Consider first the form of the centrifugal distortion operator, which consists of terms quartic in the molecule-fixed components of the total angular momentum operator. Since Jx , Jy , Jz transform as F1, we are interested in the species of F14. However, we need actually only consider species belonging to the symmetrized fourth power [F14]. Operators belonging to other species contained in F1 × F1 × F1 × F1 can be written in terms of products cubic and lower in the angular momentum components, by making use of the commutation relations
Table 9 indicates that [F14] contains the representation A1 only twice. Thus, there are for methane only two linearly independent fourth power expressions in the total angular momentum components, associated with two independent quartic centrifugal distortion constants. The quartic centrifugal distortion operator is expressed in many different notations in the literature. One which parallels symmetric top notation somewhat is the following (suppressing 's)
The construction of this operator from first principles is beyond the scope of this work, but it can be verified using (eq. 5) and Table 3, that it is of species A1 for any values of DJ and Dt . We note also that the second term contains the operator J2Jz2, associated in a symmetric top with the constant DJK, and the operator Jz4, associated in a symmetric top with the constant DK.
Jx , Jy , Jz can also be considered to transform according to the irreducible representation Dg(1) of the continuous three-dimensional rotation-reflection group. The symmetrized fourth power [(Dg(1))4] contains the species Dg(0) + Dg(2) + Dg(4). It can be shown  that the first term in (eq. 63) transforms as Dg(0) under the three-dimensional rotation-reflection group, while the second term corresponds to a linear combination of terms transforming according to Dg(4). If we represent functions transforming according to Dg(4) by fm(4), where -4 ≤ m ≤ +4, the second term in (eq. 63) is proportional to 
It is common [10, 14, 65] to handle higher-order vibration-rotation operators for υs = 1 states, s = 3 or 4, rather formally as follows. Consider a set of (2k1 + 1) vibrational operators fm1(k1) which transform according to the irreducible representation D(k1) of the continuous three-dimensional rotation group. These vibrational operators are taken to be functions of the vibrational coordinates Qsx , Qsy , Qsz , their conjugate linear momenta, and the components Lsx , Lsy , Lsz of the vibrational angular momentum. Consider also a set of (2k2 + 1) rotational operators gm2(k2) which transform according to D(k2) and are taken to be functions of Jx , Jy , Jz . It is then possible to couple these operators using the vector coupling techniques to obtain vibration-rotation operators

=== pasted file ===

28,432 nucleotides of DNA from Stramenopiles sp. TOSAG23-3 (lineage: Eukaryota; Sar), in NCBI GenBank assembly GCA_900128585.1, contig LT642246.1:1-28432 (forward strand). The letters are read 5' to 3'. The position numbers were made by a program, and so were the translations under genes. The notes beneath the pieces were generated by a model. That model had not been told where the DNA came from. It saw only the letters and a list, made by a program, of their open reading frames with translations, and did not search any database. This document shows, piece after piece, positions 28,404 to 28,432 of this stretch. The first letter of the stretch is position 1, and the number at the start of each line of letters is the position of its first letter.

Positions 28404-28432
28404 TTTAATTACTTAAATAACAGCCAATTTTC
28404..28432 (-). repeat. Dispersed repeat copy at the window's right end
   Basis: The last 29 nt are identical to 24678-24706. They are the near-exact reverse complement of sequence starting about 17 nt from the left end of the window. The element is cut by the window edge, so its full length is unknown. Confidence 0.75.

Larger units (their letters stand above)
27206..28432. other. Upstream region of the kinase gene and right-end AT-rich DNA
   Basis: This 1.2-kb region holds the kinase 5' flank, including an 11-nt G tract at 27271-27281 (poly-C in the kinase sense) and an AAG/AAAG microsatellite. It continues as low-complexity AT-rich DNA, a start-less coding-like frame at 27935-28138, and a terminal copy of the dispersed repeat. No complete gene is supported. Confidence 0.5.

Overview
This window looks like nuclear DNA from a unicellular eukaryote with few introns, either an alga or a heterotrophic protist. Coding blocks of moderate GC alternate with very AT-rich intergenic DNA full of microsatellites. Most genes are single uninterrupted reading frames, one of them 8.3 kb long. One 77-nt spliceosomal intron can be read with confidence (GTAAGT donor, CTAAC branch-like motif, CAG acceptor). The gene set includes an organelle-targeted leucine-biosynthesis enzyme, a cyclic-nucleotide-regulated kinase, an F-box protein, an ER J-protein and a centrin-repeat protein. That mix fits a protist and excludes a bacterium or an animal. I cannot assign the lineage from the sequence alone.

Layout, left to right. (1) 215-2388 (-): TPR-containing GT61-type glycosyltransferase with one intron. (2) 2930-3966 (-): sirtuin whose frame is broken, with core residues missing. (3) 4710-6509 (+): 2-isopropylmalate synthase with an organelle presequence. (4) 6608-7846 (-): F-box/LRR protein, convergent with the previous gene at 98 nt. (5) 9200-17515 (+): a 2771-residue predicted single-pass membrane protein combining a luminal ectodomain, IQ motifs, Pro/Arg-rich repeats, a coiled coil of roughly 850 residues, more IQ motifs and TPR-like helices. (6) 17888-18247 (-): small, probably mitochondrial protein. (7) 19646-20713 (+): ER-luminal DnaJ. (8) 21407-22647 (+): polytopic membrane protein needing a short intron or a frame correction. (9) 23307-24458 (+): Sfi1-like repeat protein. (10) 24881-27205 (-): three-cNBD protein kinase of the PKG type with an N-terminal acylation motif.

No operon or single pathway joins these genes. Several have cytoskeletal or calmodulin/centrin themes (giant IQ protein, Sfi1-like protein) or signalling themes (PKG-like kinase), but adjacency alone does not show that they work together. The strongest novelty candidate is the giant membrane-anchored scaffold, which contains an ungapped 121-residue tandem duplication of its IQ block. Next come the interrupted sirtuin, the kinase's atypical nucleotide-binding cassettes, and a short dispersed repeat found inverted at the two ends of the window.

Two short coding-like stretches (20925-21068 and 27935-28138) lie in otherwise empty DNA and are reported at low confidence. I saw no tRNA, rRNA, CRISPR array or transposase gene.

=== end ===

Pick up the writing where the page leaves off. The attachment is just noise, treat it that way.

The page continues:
which transform according to D(k). Matrix elements of these coupled vibration-rotation operators can be obtained formally using the results of irreducible tensor theory.
The application of symmetry considerations to the resulting expressions, which involve tensors in the rotational operators and tensors in the nuclear spin operators, is particularly complicated because care must be taken to insure that final coupled tensor operators transform as Dg(0) under overall rotations in the laboratory, and according to A1 under the point-group symmetry operations. Loosely speaking, the laboratory-fixed "projections" of the rotational tensors must be correctly coupled to the laboratory-fixed "projections" of the spin tensors, and the molecule-fixed "projections" of the rotational tensors must be correctly coupled to the molecule-fixed "projections" of the spin tensors.
The first quantity on the right is a so-called reduced matrix element; its value does not depend on m1, m2, or m3 and must in general be calculated for the specific molecular problem under consideration. The second factor is a vector coupling coefficient; its value is determined by symmetry and can be tabulated once and for all, or conveniently manipulated algebraically. Because of (eq. 66), (2j1 + 1) (2j2 + 1) (2j3 + 1) matrix elements can be related to a single unknown parameter, achieving thereby an enormous simplification and reduction of labor.
Equation (66) gives an example of a matrix element in an uncoupled basis set. It is also written in terms of 3 - j symbols in the literature. Extensive formalism has been developed to yield matrix elements of coupled operators in coupled basis sets, which requires the introduction of 6 - j and 9 - j symbols, etc. There are numerous different phase conventions used in the literature in the definitions of 3 - j symbols and related quantities. Users of irreducible tensor formalism must be absolutely certain that their own applications are internally self-consistent.